The pattern to my days has been pretty much this:  do stuff, then check Lilly.  Do something else, then check Lilly.  Do something even more, and check Lilly.  Go somewhere and come back quickly, so I can check Lilly.   Yep, it's getting old.  But that was the morning for me anyway--kind of same old, same old.  The only difference was that my husband, who works from home, was in NJ today, and my kids were at camp this morning, so I was by myself.  My parents live nearby, but when I spoke to them, they were across  the river and not coming back.  So I was definitely alone, which pretty much clinched that Lilly would have her babies today.  When I went out to check Lilly one time, she had a string of goob coming out.  That was nice, but it was opaque goob, not clear goob.  So, labor looked like it was a way off.  I figured I was safe, and maybe people would be around by the time she got to it, so I amused myself by trying to make some cheese.  Then I checked Lilly.  She was doing what she has been doing for a while--not much.  No more goob, so I went inside and made some goat's milk soap.  As I'm pouring the soap, Minerva is screaming bloody blue murder.  This is nothing new.  She does that when she thinks it's time to be milked, which is every hour on the hour.  The girl likes her grain.  Since Lilly has been overdue, I've gone running to see what it is she's yelling about, and it's nothing, just her normal wanting to be milked.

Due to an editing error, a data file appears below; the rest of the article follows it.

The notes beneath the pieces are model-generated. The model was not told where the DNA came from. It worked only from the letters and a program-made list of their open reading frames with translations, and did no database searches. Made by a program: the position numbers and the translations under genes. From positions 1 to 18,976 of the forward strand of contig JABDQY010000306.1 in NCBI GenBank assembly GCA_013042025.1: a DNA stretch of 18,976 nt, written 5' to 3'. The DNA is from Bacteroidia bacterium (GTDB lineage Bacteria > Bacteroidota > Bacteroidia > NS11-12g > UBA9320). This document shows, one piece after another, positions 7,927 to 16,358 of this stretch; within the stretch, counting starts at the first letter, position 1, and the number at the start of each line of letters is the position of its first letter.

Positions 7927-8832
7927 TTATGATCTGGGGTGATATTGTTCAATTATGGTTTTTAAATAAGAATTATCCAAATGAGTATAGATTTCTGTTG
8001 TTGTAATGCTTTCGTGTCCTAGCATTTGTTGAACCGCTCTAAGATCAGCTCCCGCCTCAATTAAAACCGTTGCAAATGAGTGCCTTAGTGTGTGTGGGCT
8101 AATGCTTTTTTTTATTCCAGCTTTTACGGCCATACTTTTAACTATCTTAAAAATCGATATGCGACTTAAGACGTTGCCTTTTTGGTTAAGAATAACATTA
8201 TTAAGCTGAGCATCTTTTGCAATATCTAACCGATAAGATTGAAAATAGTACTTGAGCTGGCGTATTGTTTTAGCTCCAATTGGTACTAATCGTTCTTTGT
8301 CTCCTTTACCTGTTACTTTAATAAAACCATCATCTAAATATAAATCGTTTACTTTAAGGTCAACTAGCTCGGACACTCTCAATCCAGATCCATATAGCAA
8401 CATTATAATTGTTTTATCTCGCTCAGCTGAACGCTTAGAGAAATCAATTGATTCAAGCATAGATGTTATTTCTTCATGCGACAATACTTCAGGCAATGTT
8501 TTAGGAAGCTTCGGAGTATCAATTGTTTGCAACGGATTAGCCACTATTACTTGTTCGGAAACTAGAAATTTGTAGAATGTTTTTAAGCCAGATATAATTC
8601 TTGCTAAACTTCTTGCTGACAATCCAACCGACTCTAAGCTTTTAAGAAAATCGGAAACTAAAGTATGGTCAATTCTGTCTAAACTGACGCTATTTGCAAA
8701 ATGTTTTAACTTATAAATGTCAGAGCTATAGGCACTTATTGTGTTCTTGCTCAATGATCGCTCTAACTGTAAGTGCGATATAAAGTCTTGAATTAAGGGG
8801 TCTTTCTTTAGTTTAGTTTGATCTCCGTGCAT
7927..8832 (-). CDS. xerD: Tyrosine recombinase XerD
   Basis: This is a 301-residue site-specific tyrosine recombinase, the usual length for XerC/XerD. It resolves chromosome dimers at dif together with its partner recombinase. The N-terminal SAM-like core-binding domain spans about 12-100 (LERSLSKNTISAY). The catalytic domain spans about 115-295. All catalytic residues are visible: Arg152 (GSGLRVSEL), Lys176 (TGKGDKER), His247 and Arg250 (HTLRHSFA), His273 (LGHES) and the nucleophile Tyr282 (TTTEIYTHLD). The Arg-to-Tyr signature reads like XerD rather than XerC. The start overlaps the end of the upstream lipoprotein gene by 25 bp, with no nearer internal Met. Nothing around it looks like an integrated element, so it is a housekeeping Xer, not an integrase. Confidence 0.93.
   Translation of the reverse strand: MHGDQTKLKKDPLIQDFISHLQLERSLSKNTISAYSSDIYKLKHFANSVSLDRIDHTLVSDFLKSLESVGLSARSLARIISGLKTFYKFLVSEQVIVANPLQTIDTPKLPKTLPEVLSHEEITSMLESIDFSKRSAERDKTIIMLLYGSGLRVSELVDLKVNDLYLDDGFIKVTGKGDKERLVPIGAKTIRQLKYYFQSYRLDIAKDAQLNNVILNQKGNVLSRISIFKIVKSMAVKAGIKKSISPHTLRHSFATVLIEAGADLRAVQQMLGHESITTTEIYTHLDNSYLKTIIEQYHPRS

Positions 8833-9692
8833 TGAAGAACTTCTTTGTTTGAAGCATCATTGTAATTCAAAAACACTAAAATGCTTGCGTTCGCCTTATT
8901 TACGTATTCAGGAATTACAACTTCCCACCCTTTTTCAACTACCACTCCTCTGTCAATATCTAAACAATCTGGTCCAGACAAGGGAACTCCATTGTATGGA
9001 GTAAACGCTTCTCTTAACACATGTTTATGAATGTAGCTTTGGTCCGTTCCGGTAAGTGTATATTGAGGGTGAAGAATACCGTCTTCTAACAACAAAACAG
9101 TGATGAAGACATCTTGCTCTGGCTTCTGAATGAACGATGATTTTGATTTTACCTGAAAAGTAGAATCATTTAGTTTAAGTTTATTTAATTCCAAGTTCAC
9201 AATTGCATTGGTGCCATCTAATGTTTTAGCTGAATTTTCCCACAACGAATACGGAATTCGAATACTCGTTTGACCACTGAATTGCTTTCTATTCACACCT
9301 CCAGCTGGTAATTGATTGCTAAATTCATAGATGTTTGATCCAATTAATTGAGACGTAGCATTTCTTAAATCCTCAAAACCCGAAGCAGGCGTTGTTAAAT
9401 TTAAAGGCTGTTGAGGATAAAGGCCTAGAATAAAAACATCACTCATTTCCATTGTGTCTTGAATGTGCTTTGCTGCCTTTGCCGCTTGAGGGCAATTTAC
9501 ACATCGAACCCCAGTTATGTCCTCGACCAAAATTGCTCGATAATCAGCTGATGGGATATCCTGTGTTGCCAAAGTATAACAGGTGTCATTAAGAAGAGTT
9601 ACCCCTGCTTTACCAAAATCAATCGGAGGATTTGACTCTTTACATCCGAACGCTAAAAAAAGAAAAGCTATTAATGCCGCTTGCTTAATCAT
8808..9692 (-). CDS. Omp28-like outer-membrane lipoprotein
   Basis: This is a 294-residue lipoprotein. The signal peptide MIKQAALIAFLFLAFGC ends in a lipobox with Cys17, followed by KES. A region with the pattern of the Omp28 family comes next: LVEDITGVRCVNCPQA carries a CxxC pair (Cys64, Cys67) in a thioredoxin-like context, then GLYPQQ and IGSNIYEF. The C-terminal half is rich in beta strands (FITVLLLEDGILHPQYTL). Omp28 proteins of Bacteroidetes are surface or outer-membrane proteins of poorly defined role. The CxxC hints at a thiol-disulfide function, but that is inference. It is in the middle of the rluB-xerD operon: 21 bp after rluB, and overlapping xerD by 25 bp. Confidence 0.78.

So Minerva is screaming bloody blue murder, and I'm scraping the soap pan, and I think to myself "I really should go check on that, even though it's probably nothing".  So I do.  I count heads.  Minerva--check, obviously.  Cynthia--check.  Dulcinea--check.  Stewart--yodeling.  Max--check.  Amelia--check.  Olive--check.  Lilly-------ummmm----where's Lilly?

Where Lilly was, was laying in the DIRT in the back of the pen.  She didn't get up when I went to the fence.  That's not good.  I opened the gate and ran.  And there, right behind her butt, was a sack of baby.  The sack was not warm anymore--not fresh out of the goat hot, if you know what I mean.  It'd been there a little while.  Cursing loudly, and figuring I'd lost one, I bent down to pick up the little sack of goat.  And it breathed, just a little bit.

Cursing louder and ranting at Lilly for having her babies in the DIRT where I had been telling her NOT to, I ripped that sac open in a flash.  I had no towels.  I had no snot-sucker.  I had nothing--everything was inside in the PEN she was SUPPOSED to have her babies in.  Set up beautifully, I might add.  I cleaned off the little one's face as best I could.  I used my shirt, my shorts, anything to get that slippery goo off.  But still, only a breath or two would come.  I worked quick--I put my fingers in the little one's mouth and pulled out what I could.  Still one breath--not enough.  I figured on drastic measures.  I picked that baby up by the back feet and swung it back and forth.  Two good swings and out came the mucous on the upswing--a whole nice gob of it.  And the baby breathed and finally--finally--shook it's head.